@squashman: Thanks!

einstein1969
Last edited by einstein1969 on 13 May 2014 13:56, edited 3 times in total.

Squashman
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Re: Attempt to catch arrow keystrokes

#7 Post by Squashman » 13 May 2014 13:23

You could always use Carlos' BG.EXE utility.
viewtopic.php?f=3&t=4094

einstein1969
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Re: Attempt to catch arrow keystrokes

#8 Post by einstein1969 » 13 May 2014 13:33

Squashman wrote:You could always use Carlos' BG.EXE utility.


Yes I know. But we are looking for a method that uses native commands as much as possible.

Too bad that "edlin" is not present in 64bit systems :(

@All
However, does anyone know how to disable the doskey?

I think there is a possibility ....

einstein1969

aGerman
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Re: Attempt to catch arrow keystrokes

#9 Post by aGerman » 13 May 2014 15:52

The EDLIN technique is quite cool but I'm not sure if we could process its output in a reasonable manner. Something like passing Q via pipeline lets EDLIN freeze. I realy don't know how to automate it.

In the mean time I also fiddled with CHOICE which also seems to react on the second byte that a previous PAUSE command left (as the beep lets assume). But none of the supported alphanumeric characters are working.

However, does anyone know how to disable the doskey?

You can delete DOSKEY macros but I don't know how to disable this command. What behavior do you expect when disabling it?

Regards
aGerman

einstein1969
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Re: Attempt to catch arrow keystrokes

#10 Post by einstein1969 » 13 May 2014 16:30

aGerman wrote:The EDLIN technique is quite cool but I'm not sure if we could process its output in a reasonable manner. Something like passing Q via pipeline lets EDLIN freeze. I realy don't know how to automate it.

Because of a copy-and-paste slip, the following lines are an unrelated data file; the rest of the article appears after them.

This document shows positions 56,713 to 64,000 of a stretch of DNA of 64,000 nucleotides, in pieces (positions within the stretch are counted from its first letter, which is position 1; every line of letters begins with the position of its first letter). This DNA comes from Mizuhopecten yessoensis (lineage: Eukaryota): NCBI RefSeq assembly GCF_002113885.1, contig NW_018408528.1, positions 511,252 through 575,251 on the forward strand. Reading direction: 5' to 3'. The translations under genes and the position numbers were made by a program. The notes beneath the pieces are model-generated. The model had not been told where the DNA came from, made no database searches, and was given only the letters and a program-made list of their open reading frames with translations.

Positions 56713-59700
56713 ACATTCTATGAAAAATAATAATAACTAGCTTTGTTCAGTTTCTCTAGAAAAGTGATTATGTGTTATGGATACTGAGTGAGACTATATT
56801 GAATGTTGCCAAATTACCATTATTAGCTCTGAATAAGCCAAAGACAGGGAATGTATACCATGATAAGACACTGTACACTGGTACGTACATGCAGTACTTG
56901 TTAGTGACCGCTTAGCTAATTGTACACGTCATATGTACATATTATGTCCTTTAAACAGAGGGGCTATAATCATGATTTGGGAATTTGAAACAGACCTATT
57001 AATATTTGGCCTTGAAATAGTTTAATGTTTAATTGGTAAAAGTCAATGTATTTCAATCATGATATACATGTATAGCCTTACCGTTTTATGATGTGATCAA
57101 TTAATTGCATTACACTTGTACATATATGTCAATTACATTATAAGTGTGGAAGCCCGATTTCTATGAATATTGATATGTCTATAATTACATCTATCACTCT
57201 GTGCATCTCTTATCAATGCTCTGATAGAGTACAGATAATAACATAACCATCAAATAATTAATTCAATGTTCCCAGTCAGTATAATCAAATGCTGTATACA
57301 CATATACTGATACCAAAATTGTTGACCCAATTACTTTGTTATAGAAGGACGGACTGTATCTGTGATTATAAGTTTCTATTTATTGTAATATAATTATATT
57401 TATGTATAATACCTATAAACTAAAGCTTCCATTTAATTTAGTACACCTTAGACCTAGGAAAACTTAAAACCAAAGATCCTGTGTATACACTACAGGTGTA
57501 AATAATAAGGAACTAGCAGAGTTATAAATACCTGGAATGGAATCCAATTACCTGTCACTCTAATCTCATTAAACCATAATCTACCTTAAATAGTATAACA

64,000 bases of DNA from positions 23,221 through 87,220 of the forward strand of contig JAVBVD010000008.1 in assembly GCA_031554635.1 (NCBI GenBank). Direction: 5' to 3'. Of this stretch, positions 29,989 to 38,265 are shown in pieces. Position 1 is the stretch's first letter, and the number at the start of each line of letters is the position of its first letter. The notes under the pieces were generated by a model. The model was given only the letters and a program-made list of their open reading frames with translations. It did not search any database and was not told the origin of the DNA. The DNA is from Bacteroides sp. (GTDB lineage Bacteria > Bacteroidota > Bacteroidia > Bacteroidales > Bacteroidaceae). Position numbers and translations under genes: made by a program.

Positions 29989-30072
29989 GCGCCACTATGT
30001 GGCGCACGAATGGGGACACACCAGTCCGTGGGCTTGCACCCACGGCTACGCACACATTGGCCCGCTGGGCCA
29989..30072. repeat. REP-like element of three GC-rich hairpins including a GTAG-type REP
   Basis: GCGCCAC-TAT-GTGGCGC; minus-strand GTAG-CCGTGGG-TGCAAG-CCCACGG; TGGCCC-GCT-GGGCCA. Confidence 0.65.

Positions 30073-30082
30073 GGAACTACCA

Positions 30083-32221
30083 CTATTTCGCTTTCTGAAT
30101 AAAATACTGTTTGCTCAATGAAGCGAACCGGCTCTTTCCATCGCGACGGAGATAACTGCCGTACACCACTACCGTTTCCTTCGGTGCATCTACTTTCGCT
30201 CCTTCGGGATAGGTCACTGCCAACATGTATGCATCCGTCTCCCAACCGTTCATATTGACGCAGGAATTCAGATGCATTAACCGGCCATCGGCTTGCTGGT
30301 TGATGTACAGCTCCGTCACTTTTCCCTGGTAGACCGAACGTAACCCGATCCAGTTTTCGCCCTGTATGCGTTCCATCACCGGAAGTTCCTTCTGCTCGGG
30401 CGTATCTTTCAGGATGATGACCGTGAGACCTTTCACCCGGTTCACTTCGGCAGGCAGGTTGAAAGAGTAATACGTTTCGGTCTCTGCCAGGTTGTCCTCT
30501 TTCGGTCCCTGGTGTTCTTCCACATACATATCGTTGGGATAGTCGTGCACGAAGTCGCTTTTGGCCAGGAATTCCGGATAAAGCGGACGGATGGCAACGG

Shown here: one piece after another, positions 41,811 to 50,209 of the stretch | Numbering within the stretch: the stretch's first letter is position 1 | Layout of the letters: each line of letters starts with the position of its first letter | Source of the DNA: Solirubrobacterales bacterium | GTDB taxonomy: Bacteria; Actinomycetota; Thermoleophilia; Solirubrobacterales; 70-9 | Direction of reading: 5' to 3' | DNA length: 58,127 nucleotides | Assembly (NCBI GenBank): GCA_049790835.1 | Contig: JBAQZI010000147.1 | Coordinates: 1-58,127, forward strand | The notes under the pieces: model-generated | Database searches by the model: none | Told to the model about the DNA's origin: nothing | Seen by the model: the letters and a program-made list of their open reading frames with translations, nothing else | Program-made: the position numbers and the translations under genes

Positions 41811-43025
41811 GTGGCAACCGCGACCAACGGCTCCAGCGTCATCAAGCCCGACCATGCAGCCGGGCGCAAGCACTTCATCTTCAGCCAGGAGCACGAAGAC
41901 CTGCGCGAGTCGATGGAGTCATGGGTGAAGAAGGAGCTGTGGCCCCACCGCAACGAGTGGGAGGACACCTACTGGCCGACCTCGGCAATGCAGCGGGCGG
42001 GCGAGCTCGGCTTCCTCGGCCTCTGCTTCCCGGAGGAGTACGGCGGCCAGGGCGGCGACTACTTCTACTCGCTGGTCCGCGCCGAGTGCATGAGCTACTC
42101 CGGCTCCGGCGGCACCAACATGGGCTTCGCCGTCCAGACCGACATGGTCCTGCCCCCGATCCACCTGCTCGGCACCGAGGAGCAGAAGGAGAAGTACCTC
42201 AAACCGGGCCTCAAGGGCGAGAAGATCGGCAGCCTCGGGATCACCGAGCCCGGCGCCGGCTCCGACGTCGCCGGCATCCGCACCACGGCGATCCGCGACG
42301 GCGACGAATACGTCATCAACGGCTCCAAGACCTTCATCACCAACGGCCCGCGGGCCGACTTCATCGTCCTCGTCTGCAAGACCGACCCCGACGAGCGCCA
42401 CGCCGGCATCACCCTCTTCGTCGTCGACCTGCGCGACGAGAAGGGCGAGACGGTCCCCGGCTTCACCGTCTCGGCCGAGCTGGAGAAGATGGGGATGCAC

In the mean time I also fiddled with CHOICE which also seems to react on the second byte that a previous PAUSE command left (as the beep lets assume). But none of the supported alphanumeric characters are working.

However, does anyone know how to disable the doskey?

You can delete DOSKEY macros but I don't know how to disable this command. What behavior do you expect when disabling it?

Regards
aGerman


If you are in a set /p piece of code and then you press the arrow key the doskey is present.
I want to observe what happens when there isn't doskey in memory.

einstein1969

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Re: Attempt to catch arrow keystrokes

#11 Post by einstein1969 » 13 May 2014 16:52

try this

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start /B cmd /F:off /q /c " (for /l %i in (1,1,50) do (ping -n 2 127.0.0.1>nul & echo quit &echo N)) | edlin ppp"


and press arrow key and/or BACKSPACE

einstein1969

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Re: Attempt to catch arrow keystrokes

#12 Post by einstein1969 » 13 May 2014 17:27

this seem flush the pause buffer:

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dir /P


einstein1969

GuruGary
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Joined: 13 May 2014 21:23

Re: Attempt to catch arrow keystrokes

#13 Post by GuruGary » 13 May 2014 22:27

The reason for the "double buffer" is because the arrow keys are "extended" keys. When you press a key on the keyboard, it sends a "scan code" which is a single-byte value (0-255). When they added additional keys to the keyboard, there were more than 255 values that could be sent. The way they worked around that was to make the new non-ASCII keys "extended" keys. So an extended key sends a two single-byte values where the first byte sent is 0x00. So from a programming standpoint, when you are reading keyboard keys and the scan-code is 0x00, then you have to read it a 2nd time since it is an extended key.

None of that really solves your problem other than to know why it happens. The arrow keys, F keys (F1, F2, etc.), Home, Pg Up, and most of your Alt+Key combinations are all extended keys and will give the same "double buffer" issue that you mentioned. My suggestions would be:
* Use the Set /p command and ask the user to press Enter (set /p key=Press Enter to continue)
* Use an external program to look for a keypress instead of pause, like getkey (this does not come with DOS/Windows and would need to be downloaded or installed)
* Use an external program to clear the keyboard buffer immediately after the pause command (this does not come with DOS/Windows and would need to be downloaded or installed)

Good luck!

Liviu
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Re: Attempt to catch arrow keystrokes

#14 Post by Liviu » 14 May 2014 00:27

aGerman wrote:Wouldn't it be awesome to work with arrow keys in a Batch file?